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Bulletproof Vests For Dogs
A third-grader’s idea saves lives
Kiko displays his skills during a demonstration

 

My morning ritual involves Grape Nuts cereal, a cup of tea, and an assessment of the day’s possibilities based on the cover story in my local paper, The Arizona Daily Sun. If the cover story is good news, charming, funny or positive in any way, I consider it a good omen for the day. If it is bad news, depressing, dull, or a downer for any other reason, I take immediate action by temporarily abandoning my quest for news of the world and turning to the sports page instead.
 
Last week, a story about a police dog who received a bulletproof vest through Project Police K-9 started my day in a better way than any front page story in the last year. The cheer this brought to my morning went way beyond the obvious plus that the cover story had a canine slant.
 
Project Police K-9 is a non-profit organization whose goal is to ensure that all of Arizona’s police dogs have stab proof and bulletproof vests. Since each of these lifesaving pieces of equipment costs $825, they are beyond the budgets of many law enforcement agencies. And yet any officer will tell you that the dogs are at risk of serious and even fatal injuries from knives and guns just as their human partners are.
 
This organization was started by Michael Valdez, who was inspired as a third-grader by a story of a police dog names Dax who was shot and killed in the line of duty. His teacher asked who in the class would be willing to call the Tucson Police Department to inquire about the possibility of donating a bulletproof vest for other canines serving in the force. He raised his hand to volunteer.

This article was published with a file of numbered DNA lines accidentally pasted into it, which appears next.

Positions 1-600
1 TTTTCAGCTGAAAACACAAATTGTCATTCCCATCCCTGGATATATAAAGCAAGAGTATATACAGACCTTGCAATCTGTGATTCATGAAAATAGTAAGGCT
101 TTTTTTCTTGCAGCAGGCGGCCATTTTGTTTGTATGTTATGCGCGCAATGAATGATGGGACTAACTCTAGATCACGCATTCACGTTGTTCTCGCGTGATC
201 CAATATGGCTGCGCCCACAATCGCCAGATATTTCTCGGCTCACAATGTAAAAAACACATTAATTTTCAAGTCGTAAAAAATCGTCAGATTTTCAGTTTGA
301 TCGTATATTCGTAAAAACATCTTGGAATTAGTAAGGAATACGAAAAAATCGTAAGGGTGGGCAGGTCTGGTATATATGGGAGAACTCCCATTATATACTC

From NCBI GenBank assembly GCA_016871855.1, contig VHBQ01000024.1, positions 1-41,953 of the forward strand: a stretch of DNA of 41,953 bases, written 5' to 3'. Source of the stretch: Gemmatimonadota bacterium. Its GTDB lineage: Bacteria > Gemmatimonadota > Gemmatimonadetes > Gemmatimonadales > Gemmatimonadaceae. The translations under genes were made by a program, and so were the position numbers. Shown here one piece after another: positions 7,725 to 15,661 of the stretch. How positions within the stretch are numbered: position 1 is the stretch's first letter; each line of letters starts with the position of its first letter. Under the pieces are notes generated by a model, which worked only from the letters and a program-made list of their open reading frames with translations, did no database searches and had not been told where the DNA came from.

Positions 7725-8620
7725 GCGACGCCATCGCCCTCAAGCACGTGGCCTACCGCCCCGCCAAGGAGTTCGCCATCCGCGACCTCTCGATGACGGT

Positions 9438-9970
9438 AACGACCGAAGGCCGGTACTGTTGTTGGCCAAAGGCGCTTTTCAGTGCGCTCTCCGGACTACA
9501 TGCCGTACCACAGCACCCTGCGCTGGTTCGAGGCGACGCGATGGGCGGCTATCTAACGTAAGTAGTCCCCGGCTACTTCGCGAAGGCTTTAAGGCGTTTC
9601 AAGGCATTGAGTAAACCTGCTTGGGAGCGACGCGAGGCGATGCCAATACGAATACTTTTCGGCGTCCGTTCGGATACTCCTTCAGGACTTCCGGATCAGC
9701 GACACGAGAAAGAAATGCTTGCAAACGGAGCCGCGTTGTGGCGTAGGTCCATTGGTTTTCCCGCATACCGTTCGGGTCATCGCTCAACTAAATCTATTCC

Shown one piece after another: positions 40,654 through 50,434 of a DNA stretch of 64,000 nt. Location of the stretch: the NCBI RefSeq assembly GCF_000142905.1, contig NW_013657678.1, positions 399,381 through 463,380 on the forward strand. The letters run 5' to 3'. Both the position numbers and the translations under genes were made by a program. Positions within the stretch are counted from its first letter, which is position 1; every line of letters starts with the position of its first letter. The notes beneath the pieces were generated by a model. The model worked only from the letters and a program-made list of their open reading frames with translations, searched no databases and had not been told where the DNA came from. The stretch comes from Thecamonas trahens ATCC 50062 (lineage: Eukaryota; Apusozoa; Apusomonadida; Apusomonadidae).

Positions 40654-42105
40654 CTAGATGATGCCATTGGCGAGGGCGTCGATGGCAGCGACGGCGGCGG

That was over a decade and 167 vests ago, with the most recent recipient being Kiko, a dog who works with the Coconino County Sheriff Department in Northern Arizona. Valdez is currently raising money for a vest for Viktor, the other police dog in that department.
 
Inspiring teachers who motivate kids, charitable young people taking action to save lives, a love for and an appreciation of dogs—can you see why this story was such a great start to my morning?
 
 

 

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Karen B. London, PhD, is a Certified Applied Animal Behaviorist and Certified Professional Dog Trainer whose clinical work over the last 17 years has focused on the evaluation and treatment of serious behavioral problems in dogs, especially aggression. Karen has been writing the behavior column for The Bark since 2012 and wrote The Bark’s training column and various other articles for eight years before that. She is an adjunct professor in the Department of Biological Sciences at Northern Arizona University, and teaches a tropical field biology course in Costa Rica. Karen writes an animal column, The London Zoo, which appear in The Arizona Daily Sun and is the author of five books on canine training and behavior. She is working on her next book, which she expects to be published in 2017.

 

Photo by Josh Biggs, Arizona Daily Sun

 

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